You can’t fault us. After all, we had discovered a lovely photo of Bass Harbor Lighthouse on Mount Desert Island, Maine, on a site geared for our granddaughter: kids.nationalgeographic.com. It was a lovely scene — classic Maine lighthouse perched atop rocky land facing the ruggedness you come to see when you visit Down East. But getting that shot? Well, that’s another story.
You see, if you head to the Bass Harbor Lighthouse site you find on a map, you land at a nicely paved parking lot. “Piece of cake,” you say to yourself as you wonder which path to take: left path or right.
If you go left, be prepared to walk downward — way downward — on multiple steep wooden steps and uneven rock ledges. And sometimes you’ll be body to body with other tourists lumbering just as you are with cameras dangling around their necks.
But oh, there’s more. You need to prepare yourself for rocks. Sharp rocks. Precariously perched rocks that barely make room for a good toehold. And it’s at the base of those granite rocks that you may want to pause and pay your respects to all who are struggling as they wonder if perching themselves on the one flat rock they can find will enable them to hoist a leg over a nearby sharp-pointed boulder, steady themselves, and take a photo. But climb as you must, you still may not get that shot you saw on the internet.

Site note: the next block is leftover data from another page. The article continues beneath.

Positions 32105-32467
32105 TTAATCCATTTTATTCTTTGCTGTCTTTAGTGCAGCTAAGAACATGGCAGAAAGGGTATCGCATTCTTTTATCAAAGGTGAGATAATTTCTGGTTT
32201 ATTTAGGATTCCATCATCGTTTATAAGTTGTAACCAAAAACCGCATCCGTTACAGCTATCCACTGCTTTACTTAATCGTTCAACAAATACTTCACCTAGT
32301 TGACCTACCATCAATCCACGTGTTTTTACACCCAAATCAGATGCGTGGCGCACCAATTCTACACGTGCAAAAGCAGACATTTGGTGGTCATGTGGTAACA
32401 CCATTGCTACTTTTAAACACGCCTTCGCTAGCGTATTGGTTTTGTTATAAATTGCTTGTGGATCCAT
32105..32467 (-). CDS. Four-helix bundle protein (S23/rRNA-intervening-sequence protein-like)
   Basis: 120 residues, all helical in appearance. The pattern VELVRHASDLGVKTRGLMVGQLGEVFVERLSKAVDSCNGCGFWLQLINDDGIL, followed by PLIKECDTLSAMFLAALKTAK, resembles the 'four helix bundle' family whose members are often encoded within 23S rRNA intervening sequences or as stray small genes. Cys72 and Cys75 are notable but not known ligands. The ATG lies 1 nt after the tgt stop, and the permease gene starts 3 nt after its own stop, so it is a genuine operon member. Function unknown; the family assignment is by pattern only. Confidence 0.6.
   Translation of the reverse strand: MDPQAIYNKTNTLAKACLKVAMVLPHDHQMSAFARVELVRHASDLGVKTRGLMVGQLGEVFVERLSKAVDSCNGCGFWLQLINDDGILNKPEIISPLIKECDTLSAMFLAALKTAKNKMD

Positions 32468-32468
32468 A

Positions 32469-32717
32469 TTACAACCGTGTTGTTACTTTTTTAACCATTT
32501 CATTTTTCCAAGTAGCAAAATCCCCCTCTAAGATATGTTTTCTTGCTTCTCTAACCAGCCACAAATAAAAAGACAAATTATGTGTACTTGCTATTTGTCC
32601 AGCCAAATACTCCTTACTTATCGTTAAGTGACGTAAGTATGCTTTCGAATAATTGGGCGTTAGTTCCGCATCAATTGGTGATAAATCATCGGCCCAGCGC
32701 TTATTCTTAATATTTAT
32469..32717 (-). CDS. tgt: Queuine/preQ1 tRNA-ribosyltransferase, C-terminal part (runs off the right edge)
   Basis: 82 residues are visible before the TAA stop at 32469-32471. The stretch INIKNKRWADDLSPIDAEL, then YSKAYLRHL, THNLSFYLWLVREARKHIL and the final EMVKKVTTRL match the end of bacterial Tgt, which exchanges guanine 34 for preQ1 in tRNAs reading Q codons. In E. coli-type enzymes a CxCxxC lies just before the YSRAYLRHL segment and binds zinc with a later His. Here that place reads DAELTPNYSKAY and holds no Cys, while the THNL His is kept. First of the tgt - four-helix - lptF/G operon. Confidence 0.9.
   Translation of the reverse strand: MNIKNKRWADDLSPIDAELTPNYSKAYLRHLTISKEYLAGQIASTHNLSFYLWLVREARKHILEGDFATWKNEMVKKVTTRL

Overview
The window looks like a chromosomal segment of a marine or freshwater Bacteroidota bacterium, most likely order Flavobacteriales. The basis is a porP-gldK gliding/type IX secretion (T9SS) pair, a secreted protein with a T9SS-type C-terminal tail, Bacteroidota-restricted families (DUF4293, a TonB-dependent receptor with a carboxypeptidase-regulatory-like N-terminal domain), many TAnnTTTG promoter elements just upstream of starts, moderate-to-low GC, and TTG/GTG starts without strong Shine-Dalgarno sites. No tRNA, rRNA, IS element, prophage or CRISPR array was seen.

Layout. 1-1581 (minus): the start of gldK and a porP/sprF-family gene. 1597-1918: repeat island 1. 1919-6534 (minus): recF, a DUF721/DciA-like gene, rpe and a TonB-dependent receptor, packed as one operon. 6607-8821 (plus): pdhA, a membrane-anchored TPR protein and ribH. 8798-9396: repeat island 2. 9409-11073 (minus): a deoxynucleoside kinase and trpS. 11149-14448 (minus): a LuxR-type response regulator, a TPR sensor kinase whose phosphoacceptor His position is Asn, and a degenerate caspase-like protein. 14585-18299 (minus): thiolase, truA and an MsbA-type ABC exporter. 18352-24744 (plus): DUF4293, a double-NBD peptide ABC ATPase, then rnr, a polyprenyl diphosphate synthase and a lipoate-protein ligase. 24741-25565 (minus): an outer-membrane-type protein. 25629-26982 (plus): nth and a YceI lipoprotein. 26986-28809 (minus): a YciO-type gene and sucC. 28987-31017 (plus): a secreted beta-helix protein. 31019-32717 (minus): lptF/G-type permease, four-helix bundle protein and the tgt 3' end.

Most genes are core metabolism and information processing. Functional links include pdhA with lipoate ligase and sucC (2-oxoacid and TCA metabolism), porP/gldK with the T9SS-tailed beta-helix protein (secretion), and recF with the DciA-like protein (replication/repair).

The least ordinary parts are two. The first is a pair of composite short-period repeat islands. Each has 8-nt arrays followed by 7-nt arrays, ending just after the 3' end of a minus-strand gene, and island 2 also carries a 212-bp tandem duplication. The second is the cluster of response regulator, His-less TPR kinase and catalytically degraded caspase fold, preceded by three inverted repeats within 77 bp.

Our best shot from the left path? This sideways glimpse. Not bad for old people unaccustomed to rock maneuvering, but still not the crisp view of the lighthouse with dawn’s early light behind it.
Now, if you take the right path out of the parking lot, you’re in for much easier walking. Stop at the sign that gives you all the goods on this light:
- Established in 1858
- Cost of land: $80
- Cost of buildings $4,983.35
- Completed in 1876 with fog bell and tower (since removed).
Today, you’ll see the lighthouse with a 4th order Fresnel Lens and Fixed Red light as well as a private residence for a Coast Guard member and his/her family.
It’s from here that you can stand on the level path and have your picture made or take another shot or two of what you came to see: Bass Harbor Head Light.
No matter which way you choose to go — left or right — know that the best photo-ops are probably way beyond the two pathways out of the parking lot. You may now have the same visions we had: hale and hearty photographers climbing outward from the wooden steps, looking upward to catch the lighthouse in its entirety surrounded by heaven above and rocky shoreline below. But we never saw that view.
The best news we have is this: Bass Harbor Light is one pretty sight to see from any angle. So, even if you don’t get a view of the whole and even if you’re not Ansel Adams, you can enjoy one of Maine’s storied lighthouses — all for free.
For more beautiful images of Bass Harbor Light, go to: